ST. LOUIS -- "Nurse, Soldier, Spy," a fast-moving story of the Civil War, offers a mix of history, adventure and "old-fashioned girl power," artist John Hendrix says.
"Nurse" tells the true tale of teenager Sarah Emma Edmonds, who dressed as a man and enlisted in the Union Army under the name Frank Thompson. Thompson rescued the wounded on battlefields, nursed their wounds and served as a spy, disguising herself as a slave to get behind Confederate lines.
After illustrating "Abe Lincoln Crossing a Creek: A Tall Thin Tale" in 2008 and writing and illustrating the acclaimed "John Brown: His Fight for Freedom" in 2009, Hendrix, of University City, Mo., was offered "Nurse, Soldier, Spy," just in time for the 150th anniversary of the Civil War's start. He says he was a little concerned that he was getting stereotyped as "a Civil War nut."
"My first reaction was, oh man, do I want to do another Civil War work?" he says. "But I'd just finished 'John Brown,' and I'd done a lot of research on the era -- I had my head in it. I like history. I probably like the Civil War more than I'd like to admit. It worked out well."
His artwork complements Marissa Moss' story of Edmonds, one of hundreds of women who dressed as men on both sides in the war, often serving with courage and distinction. But Edmonds was the only one to receive an honorable discharge and a pension.
Hendrix found it a sympathetic story.
"She took great risks for really no personal gain, other than giving meaning to her life and her work," he says.
Hendrix, 34, is a St. Louis native who grew up in Des Peres, Mo. After graduating from the University of Kansas, he got his master's of fine arts degree and a lot of valuable experience at New York City's School of Visual Arts.
Hendrix and his wife, Andrea, whom he met in high school, have two children: Jack, 5, and Annie, 2. He does covers for magazines ranging from Sports Illustrated to Christianity Today, op-ed art for The New York Times and illustrations for publications ranging from PC World to Runner's World.
Hendrix's style is audacious and colorful. "Nurse, Soldier, Spy" uses the distinctive typography of the period to make its most important points: When "Frank" is asked if she'll spy, the words "I'm your man!" are as big and bold as a recruiting poster.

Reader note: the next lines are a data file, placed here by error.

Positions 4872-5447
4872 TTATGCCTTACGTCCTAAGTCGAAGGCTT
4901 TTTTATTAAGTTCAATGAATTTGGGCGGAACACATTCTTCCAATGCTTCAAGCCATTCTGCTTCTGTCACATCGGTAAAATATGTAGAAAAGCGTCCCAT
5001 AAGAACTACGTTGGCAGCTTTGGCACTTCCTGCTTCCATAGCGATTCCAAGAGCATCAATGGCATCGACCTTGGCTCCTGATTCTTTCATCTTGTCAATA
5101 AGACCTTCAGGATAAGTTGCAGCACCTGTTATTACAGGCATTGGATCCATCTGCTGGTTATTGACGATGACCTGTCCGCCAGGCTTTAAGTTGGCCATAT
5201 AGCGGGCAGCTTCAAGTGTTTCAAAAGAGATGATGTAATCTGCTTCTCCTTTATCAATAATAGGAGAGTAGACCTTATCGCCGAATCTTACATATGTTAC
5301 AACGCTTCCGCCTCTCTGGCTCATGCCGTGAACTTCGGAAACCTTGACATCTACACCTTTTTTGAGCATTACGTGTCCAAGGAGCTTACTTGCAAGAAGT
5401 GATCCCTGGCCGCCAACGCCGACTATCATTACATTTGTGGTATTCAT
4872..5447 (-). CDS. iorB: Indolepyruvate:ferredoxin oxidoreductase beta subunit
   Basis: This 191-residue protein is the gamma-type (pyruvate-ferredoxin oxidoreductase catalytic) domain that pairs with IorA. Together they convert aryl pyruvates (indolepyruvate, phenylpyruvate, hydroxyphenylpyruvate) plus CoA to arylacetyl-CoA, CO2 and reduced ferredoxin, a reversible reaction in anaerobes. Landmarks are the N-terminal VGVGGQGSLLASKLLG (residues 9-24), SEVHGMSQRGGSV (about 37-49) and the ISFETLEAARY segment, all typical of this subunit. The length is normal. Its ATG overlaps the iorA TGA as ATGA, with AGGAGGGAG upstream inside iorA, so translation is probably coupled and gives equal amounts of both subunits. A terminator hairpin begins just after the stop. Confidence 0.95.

The figures are a little cartoonish, with disproportionately large heads. But "that's my editorial style," Hendrix says. "I try to draw expressively, not photorealistically. (Frank) will sort of change scales, depending on her role" in a given illustration.
He used the same style for "John Brown" and "Abe Lincoln."
One of his favorite jobs is doing the visual research, tracking down the details of uniforms and weaponry. In "John Brown," the abolitionist holds the rifle he actually had at the Harper's Ferry raid. Uniforms, he says, are harder. The armies "started out really regimented. As things progressed, they didn't have the resources to keep things together. By the end, the Confederates looked really awful."
Drawing Sarah/Frank was a tough assignment: She had to look like a tomboy, like a tough kid, but she needed some womanly touches. She was "a really interesting character. We only have three pictures of her from the era. In two of them, she looks like Frank. In one, she's dressed like a woman. She could pass as a young boy, which she did. She had small feet. She probably wore extra socks."
For his next book, Hendrix has left behind the Civil War, if not the 19th century. "A Boy Called Dickens" is due early next year. Marking the 200th anniversary of Charles Dickens' birth, it will explore the sometimes dark boyhood of one of the most successful authors of all time.
"There's so much of his experiences in his work," says Hendrix, who's working in a heavier style to capture the grim settings of debtors prisons and factories. "I think it makes a good read."
The books are more than just good reads, though.
"Why do we value the things that we value?" he asks. "When is it a good time to make a choice that is difficult? I don't see these books as just history books. They deal with moral ambiguity."